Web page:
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Barriers to Modal Shift

DescriptionTo identify barriers that prevent car travellers changing to rail, bus, walk or cycle, or not making a journey. It has a literature review, modelling of travel choices, and a survey programme
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Official Print Publication Date
Website Publication DateSeptember 16, 2003

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2003

BARRIERS TO MODAL SHIFT

Derek Halden Consultancy

This document is also available in pdf format (984k)
CONTENTS

Acknowledgements
Executive Summary
CHAPTER ONE Introduction
CHAPTER TWO Literature Review
Part 1 - Barriers to mode shift
Part 2 - Bridges to mode shift
Part 3 - Implications for transport modelling
CHAPTER THREE Analysis of Travel Choices
Review of Existing Analysis of Travel Choices
Mapping of Travel Choices
Comparison of modal split with accessibility ratios
CHAPTER FOUR Approach to Survey Work
Selection of Corridor for Case Study
Approach to Survey Work
Corridor Characteristics
CHAPTER FIVE Telephone Survey and Group Discussions
Telephone survey and repertory grid construction
Repertory Grid Analysis
Sampling for the Focus Groups
Focus groups
CHAPTER SIX Postal Survey
General information about the respondents
Travel patterns
Perceptions of travel
Improving public transport
Future Changes
Workplace Travel Planning
Lifestyle Choices and Travel
Additional Comments by Respondents
CHAPTER SEVEN Planning and Delivery Challenges
Delivery Challenges
Personal safety
Information and ticketing
Control
Workplace travel planning
Modelling of Soft and Complementary Factors
CHAPTER EIGHT Conclusions
Part 1 - Barriers to modal shift
Part 2 - Bridges to Modal Shift
Part 3 - Transport planning and transport administration
References
Appendix A Existing Surveys and Analysis in Corridors
Appendix B Repertory Grid Forms and Results
Appendix C Focus Group Findings
Appendix D Postal Questionnaire
Appendix E Postal Survey Analysis

LIST OF FIGURES AND TABLES

Figures
Figure 1 Summary of Research Approach
Figure 2 Barriers for School Travel
Figure 3 Process of Travel Behaviour Change
Figure 4 A Possible Analytical Framework
Figure 5 Select Zones from SITM for Modal Shift Analysis
Figure 6 Mode Share for Car Commuting by Destination
Figure 7 Mode share for Car Travel for Non Commuting Trips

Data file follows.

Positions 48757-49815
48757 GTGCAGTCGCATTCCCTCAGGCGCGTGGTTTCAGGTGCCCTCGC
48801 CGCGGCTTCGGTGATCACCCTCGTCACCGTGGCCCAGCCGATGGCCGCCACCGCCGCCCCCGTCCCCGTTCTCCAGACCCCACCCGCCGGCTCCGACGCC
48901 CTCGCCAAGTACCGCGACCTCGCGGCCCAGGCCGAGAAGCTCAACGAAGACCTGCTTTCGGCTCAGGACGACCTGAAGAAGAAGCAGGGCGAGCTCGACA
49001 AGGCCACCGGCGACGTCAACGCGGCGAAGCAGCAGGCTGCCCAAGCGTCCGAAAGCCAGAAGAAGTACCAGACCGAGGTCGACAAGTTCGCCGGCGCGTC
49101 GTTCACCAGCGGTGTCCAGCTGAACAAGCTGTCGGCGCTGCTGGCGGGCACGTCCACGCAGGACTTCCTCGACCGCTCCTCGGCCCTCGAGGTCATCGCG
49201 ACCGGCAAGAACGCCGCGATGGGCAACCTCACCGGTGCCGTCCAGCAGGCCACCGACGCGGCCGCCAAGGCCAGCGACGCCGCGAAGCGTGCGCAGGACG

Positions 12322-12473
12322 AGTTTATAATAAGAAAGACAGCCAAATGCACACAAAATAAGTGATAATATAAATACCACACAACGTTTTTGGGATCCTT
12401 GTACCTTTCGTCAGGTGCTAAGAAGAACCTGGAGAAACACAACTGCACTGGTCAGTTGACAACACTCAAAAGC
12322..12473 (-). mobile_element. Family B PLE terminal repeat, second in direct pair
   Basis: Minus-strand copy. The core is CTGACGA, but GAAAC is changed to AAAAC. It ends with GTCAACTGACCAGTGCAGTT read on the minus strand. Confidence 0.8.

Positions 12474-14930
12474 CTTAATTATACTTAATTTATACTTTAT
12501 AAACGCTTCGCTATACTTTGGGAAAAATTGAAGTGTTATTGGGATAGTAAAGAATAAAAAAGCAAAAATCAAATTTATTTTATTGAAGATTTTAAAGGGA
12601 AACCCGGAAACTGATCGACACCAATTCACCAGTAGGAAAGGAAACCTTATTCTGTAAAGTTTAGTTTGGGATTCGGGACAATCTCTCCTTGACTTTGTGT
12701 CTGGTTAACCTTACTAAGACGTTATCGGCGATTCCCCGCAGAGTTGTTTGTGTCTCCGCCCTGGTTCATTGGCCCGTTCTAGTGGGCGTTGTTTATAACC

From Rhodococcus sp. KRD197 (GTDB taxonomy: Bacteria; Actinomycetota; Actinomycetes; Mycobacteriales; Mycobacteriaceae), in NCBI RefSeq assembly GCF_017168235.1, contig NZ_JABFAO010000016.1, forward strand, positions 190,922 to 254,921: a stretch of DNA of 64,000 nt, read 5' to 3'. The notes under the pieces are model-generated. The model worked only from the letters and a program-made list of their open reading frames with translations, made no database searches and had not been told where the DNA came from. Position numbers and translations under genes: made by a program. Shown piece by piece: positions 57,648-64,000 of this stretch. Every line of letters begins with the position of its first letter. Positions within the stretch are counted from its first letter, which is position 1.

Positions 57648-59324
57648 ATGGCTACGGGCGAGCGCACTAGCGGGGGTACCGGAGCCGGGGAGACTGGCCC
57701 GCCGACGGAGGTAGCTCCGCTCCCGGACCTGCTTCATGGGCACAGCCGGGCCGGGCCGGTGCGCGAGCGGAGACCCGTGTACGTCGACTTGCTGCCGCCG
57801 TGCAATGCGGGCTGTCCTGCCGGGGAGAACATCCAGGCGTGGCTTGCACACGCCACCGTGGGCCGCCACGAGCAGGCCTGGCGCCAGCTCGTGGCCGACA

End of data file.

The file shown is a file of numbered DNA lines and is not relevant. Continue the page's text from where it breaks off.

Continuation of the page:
Figure 8 2001 Am Peak Accessibility to Jobs Ratio
Figure 9 2011 Am Peak Accessibility to Jobs Ratio
Figure 10 2001 Am Peak Accessibility to Population Ratio
Figure 11 2011 Am Peak Accessibility to Population Ratio
Figure 12 Comparison of Mode choice and Accessibility for Work Trips
Figure 13 Comparison of Mode Choice and Accessibility for Non-Work Trips
Figure 14 Estimated Modal Split in Corridor
Figure 15 Validation of Constructs
Figure 16 Importance of Constructs
Figure 17 Modal Split by Trip Purpose
Figure 18 Support for Future Changes
Figure 19 Factors Affecting Residential Location Choice
Figure 20 Support for Financing Public Transport with Road Charges
Figure 21 An Analytical Structure for Appraisal

Tables
Table 1 Barriers to Mode Shift
Table 2a Hard Factors to Encourage Mode Shift
Table 2b Soft Factors to Encourage Mode Shift
Table 2c Complementary Factors to Encourage Mode Shift
Table 3 Comparison of Social and Demographic Characteristics
Table 4 Summary of Corridor Characteristics
Table 5 Bipolar Constructs Used In The Repertory Grids
Table 6 % of Not Relevant Reponses
Table 7 % Likely to Use Public Transport if High Priorities Implemented
Table 8 Ranking of Rail Improvement Options by Respondents Likely to Shift Mode
Table 9 Ranking of Bus Improvement Options by Respondents Likely to Shift Mode
Table 10 Opportunities and Barriers to Implementing Improvements

The views expressed in this report are those of the researcher and
do not necessarily represent those of the Department or Scottish Ministers.

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